Russell Boston craves success.
The senior leader on the Liberty High School football team wants to pull teammates in the same direction, literally.
During a recent eight-mile round-trip team-bonding hike up and down Mount Si, Boston was the first to the top. But he quickly headed back down to assist a struggling teammate up the final mile once he heard he needed help.
“Russell and a couple of other leaders had given some young kids their cellphone numbers and said, ‘If you’re struggling on the climb, send me a text,’ ” Liberty coach Steve Valach said. “So, Russell was one of the top finishers and he gets there in a little more than an hour. And, he gets a text from one of the younger players, who is struggling.
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“Russell hikes back down over a mile and helps the kid finish the climb. I had told him he could tell the kids to turn back. But that’s just a shining example of who he is.”
Boston, whose father Russ was a standout receiver and returner at then NAIA Division II Westminster College from 1982-85, doesn’t make excuses. His character helps hold teammates accountable.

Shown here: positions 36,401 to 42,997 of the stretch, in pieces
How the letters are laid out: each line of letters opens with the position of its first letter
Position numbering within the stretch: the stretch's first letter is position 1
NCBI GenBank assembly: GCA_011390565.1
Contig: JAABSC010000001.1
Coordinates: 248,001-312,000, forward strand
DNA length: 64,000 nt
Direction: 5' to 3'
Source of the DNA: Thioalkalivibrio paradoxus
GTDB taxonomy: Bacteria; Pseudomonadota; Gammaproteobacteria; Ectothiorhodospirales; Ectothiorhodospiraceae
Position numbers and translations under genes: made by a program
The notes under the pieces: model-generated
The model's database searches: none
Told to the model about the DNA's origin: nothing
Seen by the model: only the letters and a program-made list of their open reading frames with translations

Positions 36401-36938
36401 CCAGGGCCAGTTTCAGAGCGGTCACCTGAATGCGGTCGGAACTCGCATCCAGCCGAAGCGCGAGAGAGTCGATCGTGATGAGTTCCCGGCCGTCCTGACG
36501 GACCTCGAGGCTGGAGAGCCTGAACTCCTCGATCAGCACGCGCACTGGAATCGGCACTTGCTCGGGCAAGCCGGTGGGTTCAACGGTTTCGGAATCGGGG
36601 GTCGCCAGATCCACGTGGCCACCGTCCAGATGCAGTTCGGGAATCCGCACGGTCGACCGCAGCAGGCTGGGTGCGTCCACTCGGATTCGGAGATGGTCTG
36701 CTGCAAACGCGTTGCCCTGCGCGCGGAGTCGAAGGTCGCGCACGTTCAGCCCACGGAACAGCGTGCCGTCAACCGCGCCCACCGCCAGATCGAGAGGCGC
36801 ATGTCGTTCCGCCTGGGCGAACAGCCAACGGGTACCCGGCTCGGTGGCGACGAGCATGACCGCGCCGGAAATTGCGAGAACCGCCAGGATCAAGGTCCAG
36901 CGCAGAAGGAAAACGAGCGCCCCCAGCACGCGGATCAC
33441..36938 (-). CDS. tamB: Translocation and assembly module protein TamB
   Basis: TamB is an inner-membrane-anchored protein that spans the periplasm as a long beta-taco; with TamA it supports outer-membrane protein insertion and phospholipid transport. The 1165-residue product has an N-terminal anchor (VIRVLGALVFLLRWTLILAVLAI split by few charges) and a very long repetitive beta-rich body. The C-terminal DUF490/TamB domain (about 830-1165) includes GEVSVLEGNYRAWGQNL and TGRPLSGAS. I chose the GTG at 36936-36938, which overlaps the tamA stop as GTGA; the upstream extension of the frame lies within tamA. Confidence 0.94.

“My class (of seniors) and core group of leaders is really, really tight and we’re all aiming toward the same goal,” Boston said. “We’re not going to let practice lag off at all and get low energy or low execution.
“We’ve had trouble translating what we’ve done in practice to what we need to do in games. When we tighten up the little things, we’re going to have a great season.”
Boston led the Patriots (5-5 overall, 3-4 in KingCo 3A/2A) and KingCo 3A/2A in all-purpose yards during the regular season with 1,028 yards. He scored 10 touchdowns.
“He’s one of the very best kids I’ve ever been around,” Valach said. “The apple doesn’t fall very far from the tree. His dad is an amazing guy. His dad serves in every capacity in the Liberty community, starting as a youth football coach for years.
“I don’t know how he does it all. They are definitely a show-me, don’t-tell-me kind of family, especially with work ethic and commitment.”
Boston has yet to receive interest from major Division I programs, but has visited Cornell and Pennsylvania.
A chance meeting last fall with then-Jacksonville Jaguars running back Maurice Jones-Drew turned up Boston’s intensity and heightened expectations.
“My neighbor invited my family out to dinner when (Jones-Drew) was in town,” said Boston. “I really just wanted to pick his brain about work ethic and hear his thoughts. He’s a smaller guy like me, and he made the league (NFL).”
Boston’s a classic case of a small guy who thinks and plays big, just like Jones-Drew.
The Pats will get tested in the tough KingCo 3A/2A league, but after dropping from 3A to 2A will have to get past only Sammamish to reach postseason play.
“I want to go all the way this year, and there’s no other way to put it,” Boston said. “I like to see everyone I care about succeed. That’s the biggest thing for me. My biggest fear is if my teammates see me step off the gas, they’ll let off the gas and we’ll fall short of where we are supposed to be.”